Friday, Oct 19, 2018
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Britain weighs vote on euro zone

Radical steps toward integration causes unease


A woman protests against evictions and banks Thursday inside of a Barclays bank office in Barcelona, Spain. An elected member of the British Parliament, Steve Baker is part of a growing rank of furious politicians increasing the pressure on Prime Minister David Cameron to hold a national referendum on a once unthinkable notion here: Leaving the European Union.


LONDON — Like so many others in the fiercely independent island nation of Britain, Steve Baker is fed up with the long hand of the European Union in British life.

The European Union, he said, has meddled for years in British legal affairs and labor laws.

But now the 27-nation body had gone too far by interfering with his pride and joy: the retrofitted KTM 950 motorcycle he rides on the country lanes of Buckinghamshire.

Proposed new pan-European rules would forbid motorcycle owners from doctoring bikes themselves, outraging thousands of British bikers and becoming the latest symbol of continental authority run amok.

Mr. Baker is the wrong biker to mess with. An elected member of the British Parliament, he is part of a growing rank of furious politicians increasing the pressure on Prime Minister David Cameron to hold a national referendum on a once unthinkable notion here: leaving the European Union.

"We're dealing with the tyranny of the nursery, a pathetic nanny state of Europe that now wants to even tell us how we can and cannot modify our motorcycles," said Mr. Baker, one of 100 Conservative lawmakers demanding a referendum — a proposal gaining support even within the opposition Labor Party.

"Britain has reached the point where almost no one wants to continue with the way things are, less consider deeper integration with Europe," Mr. Baker said.

To save the dream of a united Europe in the face of a destructive debt crisis, leaders on the other side of the English Channel are moving to surrender sovereignty over their banks, even talking about an elected regionwide president.

But as the euro zone weighs more radical steps toward integration, unease spreads.

Nowhere is the resistance stronger than in Britain, which has withdrawn its name from a host of proposed integration initiatives and whose opposition could create hurdles for the rest of Europe as it seeks to forge a common future.

The barrage of British vitriol aimed at Europe is fraying ties, setting up what many are calling a "two-speed Europe," with a cluster of nations moving closer together even as Britain seems to drift closer to countries such as Norway and Switzerland that want no formal part of a united Europe.

A frustrated Jose Manuel Barroso, the European Commission's president, lashed out this month at the anti-Europe forces in London. "You seem to delight in the difficulties of the euro area," he said.

To be sure, Britain has long looked askance at the traditions and bureaucracy of the continent just 21 miles from the white cliffs of Dover, seeing Europe mostly as a thing apart. Even as London signed away a host of powers over the past four decades — largely in the name of winning tax-free trade with the region's largest economies, Germany and France — it jealously guarded the British pound and eschewed the euro while never seeming to fully trust its European partners.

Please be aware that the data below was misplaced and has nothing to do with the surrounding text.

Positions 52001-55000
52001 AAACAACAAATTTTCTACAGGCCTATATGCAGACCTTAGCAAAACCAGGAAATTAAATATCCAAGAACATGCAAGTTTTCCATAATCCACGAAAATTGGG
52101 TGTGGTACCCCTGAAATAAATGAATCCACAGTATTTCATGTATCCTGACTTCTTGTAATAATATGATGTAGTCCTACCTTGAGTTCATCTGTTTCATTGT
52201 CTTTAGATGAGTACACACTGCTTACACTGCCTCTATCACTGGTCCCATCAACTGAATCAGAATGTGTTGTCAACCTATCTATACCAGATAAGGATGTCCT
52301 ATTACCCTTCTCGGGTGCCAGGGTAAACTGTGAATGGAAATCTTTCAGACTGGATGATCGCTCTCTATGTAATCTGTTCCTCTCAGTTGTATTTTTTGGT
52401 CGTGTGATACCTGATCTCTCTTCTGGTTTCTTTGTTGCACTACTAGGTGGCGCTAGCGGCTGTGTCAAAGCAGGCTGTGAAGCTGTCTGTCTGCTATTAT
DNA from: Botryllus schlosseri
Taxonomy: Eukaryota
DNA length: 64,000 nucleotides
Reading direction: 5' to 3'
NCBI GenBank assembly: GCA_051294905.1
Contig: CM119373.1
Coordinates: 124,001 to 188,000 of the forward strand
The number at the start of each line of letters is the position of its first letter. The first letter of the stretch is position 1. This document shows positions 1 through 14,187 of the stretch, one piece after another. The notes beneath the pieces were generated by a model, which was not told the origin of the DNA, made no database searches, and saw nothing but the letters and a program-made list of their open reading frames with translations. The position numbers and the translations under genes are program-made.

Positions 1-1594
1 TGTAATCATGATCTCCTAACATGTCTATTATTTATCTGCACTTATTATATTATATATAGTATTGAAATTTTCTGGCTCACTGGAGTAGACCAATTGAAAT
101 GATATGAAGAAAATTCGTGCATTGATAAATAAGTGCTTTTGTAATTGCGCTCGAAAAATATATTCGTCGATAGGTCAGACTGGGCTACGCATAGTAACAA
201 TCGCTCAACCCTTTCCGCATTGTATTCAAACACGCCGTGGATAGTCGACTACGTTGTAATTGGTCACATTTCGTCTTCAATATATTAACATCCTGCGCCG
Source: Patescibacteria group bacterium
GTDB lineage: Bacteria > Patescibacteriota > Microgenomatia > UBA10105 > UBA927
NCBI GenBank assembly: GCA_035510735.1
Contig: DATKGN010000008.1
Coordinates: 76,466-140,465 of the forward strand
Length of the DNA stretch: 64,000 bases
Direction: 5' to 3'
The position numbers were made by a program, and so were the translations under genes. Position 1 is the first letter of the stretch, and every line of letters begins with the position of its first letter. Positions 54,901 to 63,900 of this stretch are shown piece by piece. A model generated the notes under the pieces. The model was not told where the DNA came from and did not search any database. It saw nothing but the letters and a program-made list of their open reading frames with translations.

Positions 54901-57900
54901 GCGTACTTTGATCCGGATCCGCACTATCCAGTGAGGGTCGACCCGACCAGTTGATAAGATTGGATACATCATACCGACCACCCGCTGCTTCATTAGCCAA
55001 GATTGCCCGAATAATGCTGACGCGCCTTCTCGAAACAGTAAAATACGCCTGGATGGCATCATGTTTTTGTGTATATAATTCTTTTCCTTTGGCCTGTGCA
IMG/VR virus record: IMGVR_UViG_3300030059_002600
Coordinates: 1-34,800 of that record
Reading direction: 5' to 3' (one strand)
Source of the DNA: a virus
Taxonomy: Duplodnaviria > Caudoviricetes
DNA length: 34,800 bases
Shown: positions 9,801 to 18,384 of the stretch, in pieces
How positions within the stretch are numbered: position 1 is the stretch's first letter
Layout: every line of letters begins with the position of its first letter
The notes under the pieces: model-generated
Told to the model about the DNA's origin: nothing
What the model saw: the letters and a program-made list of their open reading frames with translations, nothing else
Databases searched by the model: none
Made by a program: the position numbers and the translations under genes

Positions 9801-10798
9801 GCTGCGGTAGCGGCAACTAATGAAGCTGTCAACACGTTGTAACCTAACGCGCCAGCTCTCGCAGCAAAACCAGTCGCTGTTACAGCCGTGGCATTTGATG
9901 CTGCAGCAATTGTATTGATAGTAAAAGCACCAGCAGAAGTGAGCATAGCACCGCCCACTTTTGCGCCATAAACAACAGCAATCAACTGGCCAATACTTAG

Opinion polls show almost 50 percent of Britons want to exit the European Union.

With public fury growing, Mr. Cameron last month seemed to open the door to a referendum. But he has sought to resist pressure to quickly set a date, something observers say may be increasingly hard for him to fend off.

Mr. Cameron's Conservatives have sought to make a European Union referendum an early centerpiece of the next general election in 2015 — with an anti-Europe platform proving to be worth its weight in gold in Britain.

Mr. Cameron's biggest surge in opinion polls occurred in December after he refused to join an E.U. pact giving Brussels more power over national budgets.

Since then, E.U. laws and rulings have seemed to fuel more British angst.

For instance, British women are up in arms over new European laws forcing insurance companies to end gender-based pricing, sending their premiums way up.

At the same time, indignation grows over a proposed 6.8 percent boost in the budget of the European Commission — the E.U.'s executive branch — even as Britain and other nations in the region undergo painful rounds of austerity.

With Britain's jobless rate rising, Britons have blamed waves of immigrants from E.U. countries such as Poland and Spain, who, under existing regionwide treaties, have the same rights to work in Britain as do British citizens.

If a referendum is held, it would be the first on Europe since 1975, when Britons overwhelming voted in favor of membership in the European Economic Community, a precursor to the European Union.

"What British people voted for in 1975 was access to a common market, not the dictates on health, labor, law, safety, and business standards we see today," said Liam Fox, a Conservative who formerly was Mr. Cameron's defense minister. "This is not what Britain wants."

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